- The form would include a list of questions for the buyer, such as whether they’re a felon, a fugitive from justice, or have anything else in their history that would prevent them from owning a gun. The seller would then confirm that they have “no knowledge or reason to believe that the purchaser is of unsound mind.” The form would have to be witnessed and signed by a notary public, but the bill doesn’t require the seller to do anything with the form.
- Sen. Lee said it would be in the seller’s “best interests” to hold on to the form indefinitely, “should this weapon ultimately get used in the commission of a crime.”
- Not filling out the forms would be a second-degree misdemeanor, punishable by up to 60 days in jail.
- Requires that loaded firearms be securely stored to prevent anyone under the age of 18 from accessing them. The current age in the law is 16. The penalty is still a second-degree misdemeanor, carrying up to 60 days in jail.
- Requires that loaded firearms also be kept securely stored to prevent anyone of “unsound mind” from accessing them. The penalty is also second-degree misdemeanor.
- Requires paramedics and other emergency medical workers to report to police people who are a danger to themselves or the public. The provision currently exists for mental health workers.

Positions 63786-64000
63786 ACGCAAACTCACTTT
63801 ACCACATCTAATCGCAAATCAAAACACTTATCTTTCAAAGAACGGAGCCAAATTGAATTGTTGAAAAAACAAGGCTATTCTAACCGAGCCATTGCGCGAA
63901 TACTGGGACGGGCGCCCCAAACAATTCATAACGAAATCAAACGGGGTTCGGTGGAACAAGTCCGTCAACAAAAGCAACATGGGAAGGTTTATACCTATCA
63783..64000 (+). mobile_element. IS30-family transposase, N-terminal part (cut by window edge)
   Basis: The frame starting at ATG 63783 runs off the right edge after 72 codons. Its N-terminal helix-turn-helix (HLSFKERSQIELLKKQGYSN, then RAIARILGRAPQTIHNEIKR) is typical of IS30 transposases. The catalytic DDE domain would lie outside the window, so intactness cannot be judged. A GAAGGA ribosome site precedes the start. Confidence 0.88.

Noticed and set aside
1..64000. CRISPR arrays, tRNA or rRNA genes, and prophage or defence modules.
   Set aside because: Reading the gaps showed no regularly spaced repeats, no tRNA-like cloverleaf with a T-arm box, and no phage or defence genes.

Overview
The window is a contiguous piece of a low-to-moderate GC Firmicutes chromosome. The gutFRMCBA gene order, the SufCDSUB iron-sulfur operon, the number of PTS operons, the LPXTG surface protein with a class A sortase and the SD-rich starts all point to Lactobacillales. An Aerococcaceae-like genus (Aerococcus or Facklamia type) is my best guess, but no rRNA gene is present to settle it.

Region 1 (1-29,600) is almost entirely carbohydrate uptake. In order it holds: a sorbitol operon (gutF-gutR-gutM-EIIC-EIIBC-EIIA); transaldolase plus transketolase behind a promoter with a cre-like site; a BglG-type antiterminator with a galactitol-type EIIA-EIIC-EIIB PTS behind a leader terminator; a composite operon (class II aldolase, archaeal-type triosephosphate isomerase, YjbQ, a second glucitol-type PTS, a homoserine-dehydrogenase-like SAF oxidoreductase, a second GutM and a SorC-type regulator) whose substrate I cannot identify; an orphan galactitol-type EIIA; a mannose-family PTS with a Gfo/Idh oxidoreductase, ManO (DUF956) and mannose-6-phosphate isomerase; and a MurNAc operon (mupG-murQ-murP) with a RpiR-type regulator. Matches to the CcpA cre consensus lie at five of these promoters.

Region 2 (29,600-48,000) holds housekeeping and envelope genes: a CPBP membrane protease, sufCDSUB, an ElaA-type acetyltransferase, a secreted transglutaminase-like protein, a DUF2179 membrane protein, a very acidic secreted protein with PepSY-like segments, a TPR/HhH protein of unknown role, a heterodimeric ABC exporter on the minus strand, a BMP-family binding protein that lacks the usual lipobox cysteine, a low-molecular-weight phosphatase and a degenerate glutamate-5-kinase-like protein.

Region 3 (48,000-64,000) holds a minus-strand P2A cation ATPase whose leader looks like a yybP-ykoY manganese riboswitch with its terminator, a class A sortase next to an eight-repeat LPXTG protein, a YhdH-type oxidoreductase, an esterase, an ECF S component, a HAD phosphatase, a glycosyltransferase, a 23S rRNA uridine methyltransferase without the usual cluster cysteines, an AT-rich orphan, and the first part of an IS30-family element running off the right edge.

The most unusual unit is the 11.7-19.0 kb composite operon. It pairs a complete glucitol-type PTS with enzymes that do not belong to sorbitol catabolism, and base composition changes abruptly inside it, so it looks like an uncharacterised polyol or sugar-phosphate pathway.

- Assigns the Florida Department of Law Enforcement with creating a statewide “threat assessment” system to prevent active shooters and assigns the department 37 full-time positions and nearly $6 million.
SPB 7028 passed over the strong objections of the NRA’s Hammer (NRA), who called it . . .
“nothing less than gun control on steroids.” – Tampa Bay Times
The Committee Chair, Sen. Tom Lee answered this way . . .
“I empathize that any time somebody breaks the law, we come in and pass something, and law-abiding citizens are imposed upon. I get it, this committee bill is our best effort to try to improve public safety on the margins here, it is not a perfect system. I know that you don’t see NRA members in the headlines of these mass shootings. But we have a job to do. We can’t just sit by idly while our children are killing children and pretend this isn’t happening.” – Tampa Bay Times
When the bill came to a vote, Sen. Aaron Bean (R) walked out while rest of the committee voted unanimously to forward the bill to the Senate floor.
This bill lacks a companion measure in the House. Sen. Lee said House leaders are “well aware we’re working on this.” since this is a Senate measure and is Senate President Galvano’s top priority.
Sen. Galvano, by the way, took $200,000 from Michael Bloomberg last year.